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General News Wed, 25 Feb 2004

ICT Policy ready- Minister

A National Information Technology Commission (NITC), to be chaired by the President or his Vice, is to be established to provide national leadership for the country's move towards becoming an ICT society.

The NITC would be responsible for advising the government on all matters relating to the development and implementation of ICT policies and strategies to accelerate the process of transforming the country into an "information-rich, knowledge-based society and economy." Mr. Albert Kan-Dapaah, Minister of Communications and Technology said this in a statement in Parliament on Wednesday.


"Ghana has been systematically putting in place the necessary platform for launching our nation into the growing world of information and communication technology."


"The latest of such efforts has been the completion of our National Information Communication Technology (ICT) for Accelerated Development Policy," the Minister announced.


He explained that the ICT policy document set out "the road map for development of Ghana's Information Society and Economy and provides a basis for facilitating the socio-economic development of the country."


The Minister said the document covers 14 areas including accelerated human resource development, promoting ICTs in education and promoting foreign and local direct investment drive in ICTs.


Mr. Kan-Dapaah said the 14 "priority focus areas of the policy referred to as the 14 ICT4AD Pillars" would also concentrate on promoting rapid ICT physical infrastructure development, modernize agriculture and facilitate development of the private sector.

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Mr. Kan-Dapaah said the Ghana Information and Communications Technology Directorate would be set up to act as the national ICT4AD implementation and coordinating body.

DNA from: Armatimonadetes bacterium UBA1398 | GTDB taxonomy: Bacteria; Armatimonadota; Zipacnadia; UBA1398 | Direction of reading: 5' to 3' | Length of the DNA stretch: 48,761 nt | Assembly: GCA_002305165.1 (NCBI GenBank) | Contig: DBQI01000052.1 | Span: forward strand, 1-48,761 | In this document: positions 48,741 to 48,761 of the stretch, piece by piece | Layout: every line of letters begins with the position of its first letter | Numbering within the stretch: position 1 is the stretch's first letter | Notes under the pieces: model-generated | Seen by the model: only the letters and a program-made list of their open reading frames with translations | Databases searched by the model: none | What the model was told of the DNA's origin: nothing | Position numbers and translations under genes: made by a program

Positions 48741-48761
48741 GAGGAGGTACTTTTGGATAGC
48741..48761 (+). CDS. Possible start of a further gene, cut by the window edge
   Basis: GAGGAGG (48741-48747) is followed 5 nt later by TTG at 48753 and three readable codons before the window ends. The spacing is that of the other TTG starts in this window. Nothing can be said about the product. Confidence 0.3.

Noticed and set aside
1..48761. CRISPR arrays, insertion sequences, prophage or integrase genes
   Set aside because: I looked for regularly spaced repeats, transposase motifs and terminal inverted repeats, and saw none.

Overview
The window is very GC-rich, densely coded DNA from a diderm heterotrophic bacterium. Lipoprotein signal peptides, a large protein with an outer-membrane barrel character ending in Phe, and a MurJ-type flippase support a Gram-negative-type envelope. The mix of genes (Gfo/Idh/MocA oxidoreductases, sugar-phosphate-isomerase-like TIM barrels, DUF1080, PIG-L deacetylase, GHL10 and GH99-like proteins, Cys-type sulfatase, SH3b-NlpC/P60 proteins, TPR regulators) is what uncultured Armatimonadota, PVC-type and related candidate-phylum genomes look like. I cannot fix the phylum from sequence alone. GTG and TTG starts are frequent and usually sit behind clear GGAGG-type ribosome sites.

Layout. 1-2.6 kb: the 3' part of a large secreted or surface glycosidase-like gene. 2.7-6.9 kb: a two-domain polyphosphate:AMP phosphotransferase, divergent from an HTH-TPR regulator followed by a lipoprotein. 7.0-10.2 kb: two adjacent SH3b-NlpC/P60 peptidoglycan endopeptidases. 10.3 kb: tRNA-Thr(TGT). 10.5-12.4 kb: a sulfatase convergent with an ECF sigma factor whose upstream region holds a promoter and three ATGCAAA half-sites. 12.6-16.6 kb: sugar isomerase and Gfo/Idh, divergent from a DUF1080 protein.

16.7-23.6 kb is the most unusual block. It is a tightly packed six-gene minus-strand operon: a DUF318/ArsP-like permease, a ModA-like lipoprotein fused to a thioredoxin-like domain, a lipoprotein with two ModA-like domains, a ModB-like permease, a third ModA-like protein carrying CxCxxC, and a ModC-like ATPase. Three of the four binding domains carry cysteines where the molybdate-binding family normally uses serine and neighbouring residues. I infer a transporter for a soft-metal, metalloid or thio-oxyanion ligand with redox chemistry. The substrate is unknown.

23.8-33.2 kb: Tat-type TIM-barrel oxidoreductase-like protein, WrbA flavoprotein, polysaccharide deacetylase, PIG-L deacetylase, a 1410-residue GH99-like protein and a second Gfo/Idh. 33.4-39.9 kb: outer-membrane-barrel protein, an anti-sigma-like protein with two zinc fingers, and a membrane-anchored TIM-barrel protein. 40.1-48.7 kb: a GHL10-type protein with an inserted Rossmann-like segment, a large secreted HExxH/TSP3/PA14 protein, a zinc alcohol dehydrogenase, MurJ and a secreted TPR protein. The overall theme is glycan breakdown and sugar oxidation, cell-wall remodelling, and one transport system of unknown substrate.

He said the government was committed to setting up relevant institutional structures to facilitate the "deployment and exploitation of ICTs within the civil service and public service. "To this end policy directives and measures shall be put in place to facilitate the setting up of information technology services divisions within the government ministries and public sector organisations and agencies," he said.


The Minister said to implement the ICT policy, a four-year rolling plans would be developed and the policy would have an operational life span of between 15 to 20 years.


Mr. John Mahama, NDC-Bole said ICT was key in enhancing economic growth and useful in accelerating agricultural development and information about the weather could for instance be made available through the technology.


He said the local contents of information on the internet was low as compared to information from outside Ghana and Africa and called for an increase on local materials.


Alhaji Mohammad Mumuni, NDC-Kumbungu, said there was the need to bridge the digital divide by developing the human resource base to handle the country's ICT.

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He said there was the need for the government to work quickly on a bill that would check computer fraud.


Mr. Akwasi Afrifa, NPP-Fomena, said there was the need for the Ghana Education Service (GES) and the West Africa Examination Council (WAEC) to develop syllabus to ensure standardization in the teaching and awarding of certificates on ICT.


He said most of the ICT training institutions were private and it was important to check their activities.


Mr. Joe Donkor, Deputy Minister of Education, Youth and Sports, said the GES was already involved in ICT with the introduction of various programmes including distance learning and there was the need to sustain the activities by training the human resource.


Earlier, papers including the enhanced Highly Indebted Poor Countries (HIPC) Debt Initiative Relief Agreement between the government and the OPEC Fund for International Development; and the Report of the Committee on Gender and Children on the annual budget estimates of the Ministry of Women and Children Affairs for the year 2004 were laid before parliament.

Source: GNA
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